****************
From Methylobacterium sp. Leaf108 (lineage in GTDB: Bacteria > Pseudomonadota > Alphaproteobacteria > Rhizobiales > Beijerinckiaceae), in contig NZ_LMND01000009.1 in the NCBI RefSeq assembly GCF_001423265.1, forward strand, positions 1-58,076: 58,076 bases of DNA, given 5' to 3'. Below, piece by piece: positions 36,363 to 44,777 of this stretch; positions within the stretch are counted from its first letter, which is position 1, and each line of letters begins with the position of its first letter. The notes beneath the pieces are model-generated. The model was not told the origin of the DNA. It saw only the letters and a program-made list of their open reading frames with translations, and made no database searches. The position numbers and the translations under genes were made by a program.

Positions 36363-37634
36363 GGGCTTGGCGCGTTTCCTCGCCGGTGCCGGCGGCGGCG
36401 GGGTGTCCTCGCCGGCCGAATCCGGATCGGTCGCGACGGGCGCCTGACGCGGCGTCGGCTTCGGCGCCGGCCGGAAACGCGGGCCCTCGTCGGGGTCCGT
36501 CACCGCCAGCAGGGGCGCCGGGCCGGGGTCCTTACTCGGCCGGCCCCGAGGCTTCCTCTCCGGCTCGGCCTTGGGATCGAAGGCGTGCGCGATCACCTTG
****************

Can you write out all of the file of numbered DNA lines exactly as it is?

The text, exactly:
From Methylobacterium sp. Leaf108 (lineage in GTDB: Bacteria > Pseudomonadota > Alphaproteobacteria > Rhizobiales > Beijerinckiaceae), in contig NZ_LMND01000009.1 in the NCBI RefSeq assembly GCF_001423265.1, forward strand, positions 1-58,076: 58,076 bases of DNA, given 5' to 3'. Below, piece by piece: positions 36,363 to 44,777 of this stretch; positions within the stretch are counted from its first letter, which is position 1, and each line of letters begins with the position of its first letter. The notes beneath the pieces are model-generated. The model was not told the origin of the DNA. It saw only the letters and a program-made list of their open reading frames with translations, and made no database searches. The position numbers and the translations under genes were made by a program.

Positions 36363-37634
36363 GGGCTTGGCGCGTTTCCTCGCCGGTGCCGGCGGCGGCG
36401 GGGTGTCCTCGCCGGCCGAATCCGGATCGGTCGCGACGGGCGCCTGACGCGGCGTCGGCTTCGGCGCCGGCCGGAAACGCGGGCCCTCGTCGGGGTCCGT
36501 CACCGCCAGCAGGGGCGCCGGGCCGGGGTCCTTACTCGGCCGGCCCCGAGGCTTCCTCTCCGGCTCGGCCTTGGGATCGAAGGCGTGCGCGATCACCTTG